Stabilizer Recommendations

Discussion in 'Digital Video' started by scem0, Jan 27, 2015.

  1. scem0 macrumors 604


    Jul 16, 2002
    back in NYC!
    I've just upgraded my video setup to a GH4 (4k! yay!) with a speedbooster and a new lens or two.

    I'm a bit concerned about video stability because

    1) the primes I like and can afford do not have image stabilization
    2) The camera itself doesn't offer any image stabilization
    3) I need to be mobile out of necessity - I film moving, dynamic subjects.

    My old camera had image stabilization and was relatively light. It also didn't have near as much depth of field. So I could generally move around, and if I concentrated on steady movements, I'd maintain good focus with limited camera shake.

    The GH4 will be completely manual focus, out of necessity. That's perfectly fine by me - I don't mind manually focusing, and prefer the look of the results to boot.

    BUT, since the camera isn't stabilized, I'd like to stabilize the camera and still allow myself the ability to manually focus the shots myself. My ideal rig is as follows:

    1) The GH4
    2) A 7 inch monitor attached to the hot shoe, since I'll always have to see where my focus is (it's not very heavy)
    3) a lightweight shotgun mic, also attached to the camera

    What would be the ideal stabilizer to keep those three items steady, but allows me to follow focus with a free hand. That rules out any kind of steadicam - I can't afford and don't have another person to pull focus 100% of the time. I don't have the option of autofocusing because I'm using adapted lenses. So a shoulder mount rig with one handed operation, then?

    It seems like shoulder rigs put the camera right in front of your face, though. I haven't used one before, so I'm pretty clueless about shoulder rigs. If I want to use the 7 inch monitor, then the camera has to be a bit further away.

    Also, it seems like most shoulder rigs have two handlebars. Does the camera 'dip' if you take one hand away to correct your focus? If not, then that is fine.

    I appreciate any advice one might have!

  2. v3rlon macrumors 6502a

    Sep 19, 2014
    Earth (usually)
    Gimbals are pricy still for anything larger than a GoPro. I believe that rig comes in a $2000. A Merlin or GlideCam would be less.

    Or a tripod. Those are steady and cheap.

    Even a gimbal will only be "sort of steady." If you want run&gun, focus yourself, and cheap, I think you are going to have to pick just 2.

    Shoulder rigs 'dipping' will be dependent on how well you can compensate, but yes, they will to some extent (possibly below threshold of perception if you are really good).
  3. boch82 macrumors 6502

    Apr 14, 2008
  4. v3rlon macrumors 6502a

    Sep 19, 2014
    Earth (usually)
    You are a [deleted expletive] for making me want a new $559 toy.
  5. boch82 macrumors 6502

    Apr 14, 2008
    You gotta spend money to make money and video isnt cheap
  6. v3rlon macrumors 6502a

    Sep 19, 2014
    Earth (usually)

    A penny saved is a penny earned.

    By the commutative property of mathematics, 55995 pennies saved are 59995 pennies earned.

    And I do not do video as a main function of my living. Vijadh (video is just a damned hobby).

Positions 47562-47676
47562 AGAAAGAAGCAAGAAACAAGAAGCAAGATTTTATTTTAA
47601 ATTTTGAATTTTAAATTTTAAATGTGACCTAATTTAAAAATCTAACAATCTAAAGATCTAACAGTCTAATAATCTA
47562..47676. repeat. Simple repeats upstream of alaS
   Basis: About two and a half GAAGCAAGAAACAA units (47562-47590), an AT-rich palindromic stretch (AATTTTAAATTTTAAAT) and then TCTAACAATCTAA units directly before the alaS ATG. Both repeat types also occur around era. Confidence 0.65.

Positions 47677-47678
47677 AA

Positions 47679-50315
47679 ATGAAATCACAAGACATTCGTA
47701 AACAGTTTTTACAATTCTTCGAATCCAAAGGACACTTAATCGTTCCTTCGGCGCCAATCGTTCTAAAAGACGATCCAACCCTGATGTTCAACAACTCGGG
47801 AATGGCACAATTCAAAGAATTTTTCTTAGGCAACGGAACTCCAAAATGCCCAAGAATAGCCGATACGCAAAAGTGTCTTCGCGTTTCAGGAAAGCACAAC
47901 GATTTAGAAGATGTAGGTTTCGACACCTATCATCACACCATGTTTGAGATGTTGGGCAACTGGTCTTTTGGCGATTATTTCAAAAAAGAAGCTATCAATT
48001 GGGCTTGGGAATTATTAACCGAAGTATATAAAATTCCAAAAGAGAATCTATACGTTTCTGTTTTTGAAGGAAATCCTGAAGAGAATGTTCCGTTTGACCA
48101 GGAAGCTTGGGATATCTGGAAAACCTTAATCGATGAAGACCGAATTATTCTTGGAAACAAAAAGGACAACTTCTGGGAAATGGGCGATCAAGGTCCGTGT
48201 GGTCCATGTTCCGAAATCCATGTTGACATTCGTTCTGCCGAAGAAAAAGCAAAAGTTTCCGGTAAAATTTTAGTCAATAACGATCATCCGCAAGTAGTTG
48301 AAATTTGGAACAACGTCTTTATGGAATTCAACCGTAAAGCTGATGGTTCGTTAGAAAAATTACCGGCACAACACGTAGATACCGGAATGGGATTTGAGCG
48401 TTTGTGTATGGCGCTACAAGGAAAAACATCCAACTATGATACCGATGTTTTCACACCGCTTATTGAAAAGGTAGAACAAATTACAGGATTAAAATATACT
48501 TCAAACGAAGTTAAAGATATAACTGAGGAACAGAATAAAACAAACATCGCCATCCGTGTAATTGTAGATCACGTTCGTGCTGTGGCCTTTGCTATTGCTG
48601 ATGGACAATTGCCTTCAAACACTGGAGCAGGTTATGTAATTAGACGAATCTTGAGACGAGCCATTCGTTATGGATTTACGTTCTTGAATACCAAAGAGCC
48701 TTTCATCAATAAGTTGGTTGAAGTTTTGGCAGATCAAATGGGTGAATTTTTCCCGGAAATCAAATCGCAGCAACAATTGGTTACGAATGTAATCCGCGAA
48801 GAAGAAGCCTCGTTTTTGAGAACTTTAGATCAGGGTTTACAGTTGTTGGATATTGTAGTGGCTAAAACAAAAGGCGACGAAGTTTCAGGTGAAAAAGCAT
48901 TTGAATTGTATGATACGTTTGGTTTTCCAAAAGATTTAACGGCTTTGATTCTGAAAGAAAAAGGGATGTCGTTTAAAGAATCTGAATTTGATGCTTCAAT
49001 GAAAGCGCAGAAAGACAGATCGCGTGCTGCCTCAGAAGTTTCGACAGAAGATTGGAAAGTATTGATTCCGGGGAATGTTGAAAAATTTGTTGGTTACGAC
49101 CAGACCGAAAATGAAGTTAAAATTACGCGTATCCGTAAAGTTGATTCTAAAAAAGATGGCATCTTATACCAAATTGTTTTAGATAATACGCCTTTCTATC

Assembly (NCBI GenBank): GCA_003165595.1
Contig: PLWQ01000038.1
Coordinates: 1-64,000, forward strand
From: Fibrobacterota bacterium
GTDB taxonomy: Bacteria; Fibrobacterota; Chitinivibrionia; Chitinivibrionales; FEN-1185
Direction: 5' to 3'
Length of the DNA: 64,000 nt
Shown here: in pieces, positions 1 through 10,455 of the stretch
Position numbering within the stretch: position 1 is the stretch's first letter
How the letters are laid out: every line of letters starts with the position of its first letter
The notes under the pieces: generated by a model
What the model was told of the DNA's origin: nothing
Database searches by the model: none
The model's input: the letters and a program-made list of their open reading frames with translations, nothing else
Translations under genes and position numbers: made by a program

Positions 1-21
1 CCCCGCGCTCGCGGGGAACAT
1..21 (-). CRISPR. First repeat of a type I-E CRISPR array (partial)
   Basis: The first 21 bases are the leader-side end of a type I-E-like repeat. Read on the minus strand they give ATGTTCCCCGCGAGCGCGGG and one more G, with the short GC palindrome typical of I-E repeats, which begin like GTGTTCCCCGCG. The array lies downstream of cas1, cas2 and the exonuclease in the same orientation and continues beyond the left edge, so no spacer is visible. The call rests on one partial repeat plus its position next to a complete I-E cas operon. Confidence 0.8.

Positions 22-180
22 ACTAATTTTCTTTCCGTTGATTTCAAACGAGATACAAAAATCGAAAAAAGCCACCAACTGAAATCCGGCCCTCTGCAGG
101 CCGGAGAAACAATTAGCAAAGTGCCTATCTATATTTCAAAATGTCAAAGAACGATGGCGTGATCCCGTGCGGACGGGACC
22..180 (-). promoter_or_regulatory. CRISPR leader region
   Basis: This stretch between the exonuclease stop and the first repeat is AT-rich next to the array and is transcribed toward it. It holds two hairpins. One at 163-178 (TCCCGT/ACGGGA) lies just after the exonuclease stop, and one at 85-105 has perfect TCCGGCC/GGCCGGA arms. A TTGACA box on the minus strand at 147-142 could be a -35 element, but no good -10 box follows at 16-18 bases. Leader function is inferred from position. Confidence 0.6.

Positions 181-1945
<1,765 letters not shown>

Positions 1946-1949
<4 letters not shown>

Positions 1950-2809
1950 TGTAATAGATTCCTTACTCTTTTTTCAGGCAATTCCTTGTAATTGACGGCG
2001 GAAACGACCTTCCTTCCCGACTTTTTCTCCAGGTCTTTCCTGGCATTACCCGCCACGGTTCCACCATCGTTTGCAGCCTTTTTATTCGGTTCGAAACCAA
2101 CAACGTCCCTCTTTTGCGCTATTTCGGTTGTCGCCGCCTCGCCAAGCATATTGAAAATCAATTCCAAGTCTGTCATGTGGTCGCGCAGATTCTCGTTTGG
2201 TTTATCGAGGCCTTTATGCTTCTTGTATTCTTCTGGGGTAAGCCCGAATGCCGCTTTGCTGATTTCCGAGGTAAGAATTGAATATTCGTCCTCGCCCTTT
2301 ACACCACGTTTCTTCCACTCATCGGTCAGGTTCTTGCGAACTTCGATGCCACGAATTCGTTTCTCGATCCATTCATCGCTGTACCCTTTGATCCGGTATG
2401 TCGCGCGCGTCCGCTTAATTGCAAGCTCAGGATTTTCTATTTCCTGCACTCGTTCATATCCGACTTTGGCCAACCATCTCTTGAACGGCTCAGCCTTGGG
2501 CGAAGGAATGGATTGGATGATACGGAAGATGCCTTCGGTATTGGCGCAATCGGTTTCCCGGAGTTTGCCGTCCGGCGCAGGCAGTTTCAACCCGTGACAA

Really is a cool development though, just like gimbal stabilizers
  7. joema2 macrumors 68000


    Sep 3, 2013
    You may not like this answer, but as a professional DSLR documentary videographer I face this same situation. IMO the best solution is restrict yourself to optically stabilized lenses. On my 5D Mark III I usually use the 24-105 f/4 and 70-200 f/2.8 IS II, often hand held.

    No matter how good the lens optics of primes, if you must shoot hand held video IMO optical stabilization is a must. You cannot fully stabilize shaky material in post because frame blur cannot be fixed. There are also warping effects from angle changes that cannot be totally fixed.

    A member in my team has a GH4 and my recommendation were use the 12-35 and 35-100 f/2.8 which are both optically stabilized zooms. You can't be guided by some lens review done on a tripod or optical bench. In the real world of documentary filmmaking, you often must be mobile and hand held. A stabilized zoom lens will often produce a better final result than a non-stabilized prime in those situations.

    For scripted narrative filmmaking where you can set up the shot, primes work OK. For certain interviews, primes work OK. Non-stabilized primes don't work so well for hand held documentary filmmaking, whether you have a rig or not.

    The Sony Alpha A7 Mk II has stabilization in the body, which allows using non-stabilized primes. However the GH4 is an excellent choice. With any camera you must learn the strengths and weaknesses and work with those.
  8. v3rlon macrumors 6502a

    Sep 19, 2014
    Earth (usually)
    Joe's advice above is pretty much it. 12-35 and 35-100 give you a GREAT range of focal length (24-200 in 35mm equivalent) and f2.8 is about as good as you can hope on a zoom like that. Going to be expensive though.

    If you can give up some aperture, you could use the 14-140 with Mega OIS at about $500 at B&H.

    Still, compared to a $2200 gimbal stabilizer that will still get jerky when you go to pull the focus yourself, you see what I mean.
  9. sarge macrumors 6502a


    Jul 20, 2003

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9 January 27, 2015